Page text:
Beyond Carlos — the real danger in the New York mayoral race

My conservative cousin from New York, a sober-minded fellow, looks past Carlos Danger and identifies the real scandal in New York — the disastrous policies being peddled by all leading Democratic candidates for mayor. He writes:

Lately the New York City Mayoral race has taken on an ominous tone. The carnival atmosphere created by the candidates pathetic pandering to municipal unions and Weiner’s peccadillos is rapidly yielding to disastrous proposals that would dismantle the fabric of public order.

To hear the candidates talk, you’d never know that crime is at a 60-year low and that murder rate is down 75% from its peak in the early 90’s. Instead, the Mayoral hopefuls want to radically change the way our Police Department combats street crime.

Their main target New York City’s Stop and Frisk law that allows officers to pat down civilians when there is reasonable suspicion they’ve committed a crime. They charge the police with racially profiling minorities in these stops.

No evidence has been offered to support these charges. In fact, the data show that the physical characteristic of those stopped on the street closely matches victims’ descriptions of their assailants. Candidates seem oblivious to this, as well as to the fact that a majority of New York’s patrolman are Black, Latino, or Asian.

The constitutionality of the Stop and Frisk Law is now before a federal judge. It’s been reported that Eric Holder is considering appointing a federal monitor to oversee the operations of the NYPD. After the trashing the Police Department is taking in this campaign, a new Democratic Mayor would be hard pressed to object to Holder’s intrusion or to appeal an adverse court ruling on Stop and Frisk. Christine Quinn says the program “is out of control”; Bill Di Blasio and William Thompson are demanding serious reform of police operations.

What’s puzzling is why there are votes to be gained in the Democratic primary from opposing successful crime prevention measures. Since Stop and Frisk started in 2002, tens of thousands of weapons have been taken off the streets. Many formerly crime-ridden areas of New York have seen strong revivals.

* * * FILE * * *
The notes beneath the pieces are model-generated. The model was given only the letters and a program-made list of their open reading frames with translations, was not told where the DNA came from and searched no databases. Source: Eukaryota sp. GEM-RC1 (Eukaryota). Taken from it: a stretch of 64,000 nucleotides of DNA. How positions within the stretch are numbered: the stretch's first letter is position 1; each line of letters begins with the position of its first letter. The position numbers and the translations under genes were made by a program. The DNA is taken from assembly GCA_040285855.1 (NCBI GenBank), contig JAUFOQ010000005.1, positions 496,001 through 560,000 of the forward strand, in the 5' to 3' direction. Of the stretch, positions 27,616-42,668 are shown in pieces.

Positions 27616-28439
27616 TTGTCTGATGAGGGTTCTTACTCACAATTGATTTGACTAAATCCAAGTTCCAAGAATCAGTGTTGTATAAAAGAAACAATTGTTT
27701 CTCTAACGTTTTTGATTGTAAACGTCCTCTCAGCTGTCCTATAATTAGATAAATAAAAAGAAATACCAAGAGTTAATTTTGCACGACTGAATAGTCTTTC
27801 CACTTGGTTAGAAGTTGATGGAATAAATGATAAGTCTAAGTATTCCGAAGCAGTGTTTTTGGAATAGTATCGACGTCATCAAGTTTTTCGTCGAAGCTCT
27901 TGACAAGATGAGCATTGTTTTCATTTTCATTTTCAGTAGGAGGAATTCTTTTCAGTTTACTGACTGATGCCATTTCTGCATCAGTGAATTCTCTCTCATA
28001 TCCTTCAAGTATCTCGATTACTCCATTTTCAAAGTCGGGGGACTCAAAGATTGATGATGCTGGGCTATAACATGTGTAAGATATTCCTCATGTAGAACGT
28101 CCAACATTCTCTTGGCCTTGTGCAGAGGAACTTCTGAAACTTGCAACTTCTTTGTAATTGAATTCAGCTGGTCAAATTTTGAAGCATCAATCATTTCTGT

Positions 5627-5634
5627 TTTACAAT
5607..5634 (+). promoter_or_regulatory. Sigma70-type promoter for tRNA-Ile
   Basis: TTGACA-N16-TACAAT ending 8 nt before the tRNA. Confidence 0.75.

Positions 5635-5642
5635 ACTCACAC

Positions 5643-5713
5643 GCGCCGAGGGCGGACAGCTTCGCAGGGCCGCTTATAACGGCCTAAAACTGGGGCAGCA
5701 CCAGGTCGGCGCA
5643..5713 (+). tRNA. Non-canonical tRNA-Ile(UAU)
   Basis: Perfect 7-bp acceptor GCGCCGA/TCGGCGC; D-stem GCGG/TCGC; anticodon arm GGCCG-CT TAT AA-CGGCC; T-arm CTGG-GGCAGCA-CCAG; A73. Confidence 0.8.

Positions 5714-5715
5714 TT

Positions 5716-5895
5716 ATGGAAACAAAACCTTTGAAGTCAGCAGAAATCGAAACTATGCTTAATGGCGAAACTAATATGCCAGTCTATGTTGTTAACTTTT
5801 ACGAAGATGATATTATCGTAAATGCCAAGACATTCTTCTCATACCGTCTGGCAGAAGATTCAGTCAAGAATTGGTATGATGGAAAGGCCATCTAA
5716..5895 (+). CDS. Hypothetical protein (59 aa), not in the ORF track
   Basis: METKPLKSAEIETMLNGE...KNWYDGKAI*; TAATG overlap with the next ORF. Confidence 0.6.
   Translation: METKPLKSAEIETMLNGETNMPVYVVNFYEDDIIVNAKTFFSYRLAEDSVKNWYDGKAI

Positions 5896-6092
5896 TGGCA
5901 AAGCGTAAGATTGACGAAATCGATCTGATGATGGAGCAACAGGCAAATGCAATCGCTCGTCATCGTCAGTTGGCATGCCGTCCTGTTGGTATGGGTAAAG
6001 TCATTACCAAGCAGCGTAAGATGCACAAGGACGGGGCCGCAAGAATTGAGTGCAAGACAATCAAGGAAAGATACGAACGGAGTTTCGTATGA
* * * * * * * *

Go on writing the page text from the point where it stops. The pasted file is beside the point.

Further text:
I can’t understand why voters in such formerly unsafe neighborhoods as Bedford-Stuyvesant, Bushwick, Harlem, or Mott Haven would want to rein in the very tactics that enable them to walk the streets with some assurance of safety. Yet, candidates polling must indicate that the opposition of Al Sharpton would be fatal to their primary chances.

The Democrats’ onslaught upon public safety doesn’t end with Stop and Frisk. Now they are turning their gaze to the Police Department’s anti-terrorism efforts.

There’s now a substantial Muslim voting bloc in New York City. The Muslim Democratic Club of New York estimates there are 105,000 registered Muslim voters in NYC. The Club is upset about reports of police surveillance of mosques and other Muslim institutions. And at least some of the leading Democratic candidates for Mayor share this anxiety. John Liu has called the surveillance program unconstitutional and Bill Thompson says it’s “disgraceful.”

Most of the major candidates attended an iftar, a feast to break the Ramadan fast, held at a Brooklyn Municipal golf course. Weiner and Quinn, who so far haven’t caved in to calls for an end to the surveillance program, sought other ways to ingratiate themselves with this growing bloc of voters.

Weiner noted that his wife is a Muslim. Christine Quinn said if she becomes Mayor the public schools will close for two Muslim holidays.

Quinn, a long time Lesbian activist and crusader for same-sex marriage, eagerly embraced many of the Muslim leaders attending the iftar. She has given new meaning to the old adage that “politics makes strange bedfellows.”

These are strange days in NYC politics and we’ve haven’t even gotten around to discussing Eliot Spitzer yet.

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